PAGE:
March 08, 2021
Hi, my name is Rachel Khan, and I’m a graduate developer. I’ve been working at Valtech for almost two and a half years now and I’m on the easyJet team. This is my first ever job and when I started, I knew almost nothing about web development. So, I want to use this opportunity to share how I got to this point and my story so far.
I’ll start at the beginning. I went to an all-girls secondary school where there was no shortage of positive role models and we were made to feel that with hard work anything was possible. It was a great environment and at the time it felt as though gender was a complete nonissue when choosing subjects. I went on to do a Maths degree at the University of Bristol, but I didn’t have any particular career aspirations or know what I wanted to do with it. I enjoyed Maths at university, but it was a struggle at times, and it was a pretty male dominated environment. At approximately the halfway point in my degree it happened that one of the courses I had chosen involved writing a small amount of code. It was here I had my eureka moment - the feeling of sheer satisfaction where the code I had written actually did exactly what I wanted it to do! The sense of accomplishment I felt from this small moment of victory was what set-in motion my next steps - I went on to do a master's conversion course into Computer Science, and started to investigate career options in tech.
When I applied for this job, it was for a graduate developer at True Clarity, (the Bristol office pre-acquisition) and it was the size and culture that appealed to me, there are so many different areas in the tech industry, and I realised it would be impossible to know exactly what would fit me best without just getting stuck in. My theory was that if I found a supportive working environment surrounded by great people then I would enjoy myself and the work and hopefully learn a lot in the process. Two and half years on I’m pleased to say I think I’ve proven that my theory was correct!
Since joining the company, I have learned so much. I completed the initial training project and moved straight onto the easyJet team. I’ve been working on easyJet ever since, through several iterations of different teams, plus a slightly nerve-wracking 3-month break on furlough last year when the future of this team was a little less certain! It’s been a great experience working on such a complex, high profile site from the beginning. Getting to be part of and witness the constant evolution of our relationship with this client over the last 2 years has been a unique experience and I’m still learning every day. Aside from client work, in May 2019 I took part in the putting together the Tech Girl day, creating a workshop session for a group of young girls that came to the London office. Then more recently, I’ve become a proud member of the Diversity and Inclusion group and I’m starting to be more active in the developer’s craft circle.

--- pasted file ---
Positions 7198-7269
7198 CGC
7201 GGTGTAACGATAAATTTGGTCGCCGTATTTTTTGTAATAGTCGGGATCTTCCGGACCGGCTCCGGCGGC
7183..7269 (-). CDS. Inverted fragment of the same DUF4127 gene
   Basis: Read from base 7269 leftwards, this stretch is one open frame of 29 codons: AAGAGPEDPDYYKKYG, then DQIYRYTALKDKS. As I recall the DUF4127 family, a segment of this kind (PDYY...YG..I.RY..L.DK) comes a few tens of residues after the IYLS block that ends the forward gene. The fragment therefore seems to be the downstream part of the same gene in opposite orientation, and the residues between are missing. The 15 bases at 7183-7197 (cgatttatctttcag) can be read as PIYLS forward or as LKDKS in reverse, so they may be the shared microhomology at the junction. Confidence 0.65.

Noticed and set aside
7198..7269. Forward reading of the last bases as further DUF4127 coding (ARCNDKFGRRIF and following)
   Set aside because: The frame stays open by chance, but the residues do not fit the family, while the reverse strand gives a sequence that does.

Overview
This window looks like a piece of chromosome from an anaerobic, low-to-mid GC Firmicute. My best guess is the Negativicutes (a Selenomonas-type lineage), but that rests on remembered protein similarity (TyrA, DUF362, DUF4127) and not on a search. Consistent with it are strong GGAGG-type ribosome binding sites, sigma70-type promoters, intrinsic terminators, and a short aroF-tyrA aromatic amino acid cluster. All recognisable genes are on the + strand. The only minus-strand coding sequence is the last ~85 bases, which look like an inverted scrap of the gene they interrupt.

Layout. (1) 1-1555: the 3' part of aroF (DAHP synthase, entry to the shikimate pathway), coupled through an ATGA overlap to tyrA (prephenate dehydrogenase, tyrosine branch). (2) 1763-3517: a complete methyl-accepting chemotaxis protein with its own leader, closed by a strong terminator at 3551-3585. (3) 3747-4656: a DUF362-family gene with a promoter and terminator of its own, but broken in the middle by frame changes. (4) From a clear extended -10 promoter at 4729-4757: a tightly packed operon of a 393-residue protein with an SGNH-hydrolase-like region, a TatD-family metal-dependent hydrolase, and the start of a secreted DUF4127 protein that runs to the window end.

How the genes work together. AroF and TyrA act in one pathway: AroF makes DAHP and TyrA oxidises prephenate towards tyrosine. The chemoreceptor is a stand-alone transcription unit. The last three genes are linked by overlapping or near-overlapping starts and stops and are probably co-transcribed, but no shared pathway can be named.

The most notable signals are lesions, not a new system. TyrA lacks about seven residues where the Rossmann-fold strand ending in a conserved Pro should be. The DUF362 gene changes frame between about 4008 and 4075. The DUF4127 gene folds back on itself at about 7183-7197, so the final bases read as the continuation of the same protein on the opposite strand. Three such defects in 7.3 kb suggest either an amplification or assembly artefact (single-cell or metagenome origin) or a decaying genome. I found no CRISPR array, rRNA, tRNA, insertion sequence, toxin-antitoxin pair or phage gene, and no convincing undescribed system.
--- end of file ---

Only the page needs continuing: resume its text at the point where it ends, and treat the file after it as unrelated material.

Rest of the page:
Given how little I knew about web development when I started out, I’m so proud of how far I’ve come and how much my confidence has grown. Since my involvement with the D&I group in recent months I have had the epiphany that regardless of what stage I’m at in my career, I have a voice in the company, and with that voice, a responsibility to actively go about forging positive change (the Valtech strapline ‘transform by doing’ comes to mind at this point). As a result, I feel I’m starting to really get into my stride here and I’m ambitious about my career to come. Hopefully the first step will be shedding the graduate part of my job title.
Before I sign off though, I wanted to reflect on how this route of mine into the world of tech could have been different. I don’t at all regret the path that I took, I still think that if I could give advice to my former self, I would endorse my choice to do a Maths degree (struggling through something that felt impossible at times was a good life lesson!). But looking back on my school career, something was missing. Despite all the career talks and help with university applications on offer, there was a complete absence in mention of computer science as a university course or around careers in tech. For this reason, I had barely given it any consideration, even though it was what my own brother was planning on doing! In the 30 seconds or so that I had spent thinking about it, I had immediately written myself off as unqualified on the basis that I wasn’t into gaming, and that I hadn’t spent hours of my spare time in front of a computer writing code for fun. Even though I was on track to get good grades in all the relevant STEM subjects, my assumption at the age of 18 was that I would already be a long way behind those such as my brother and his friends due to my lack of extra-curricular interest. Maybe this kind of reasoning could be a factor as to why I was the only female developer in the Bristol office for the first few months after joining the company.
I’m really determined to pave the way for plenty more women to come and join the developer community, whether that’s by trying to acknowledge and eliminate unconscious biases or normalising the presence of women in the industry by just continuing to be me and do my thing! We all need to make sure that the tech industry is an environment where women can thrive and be celebrated for their achievements – it’s not enough anymore to just be known for our unicorn status.
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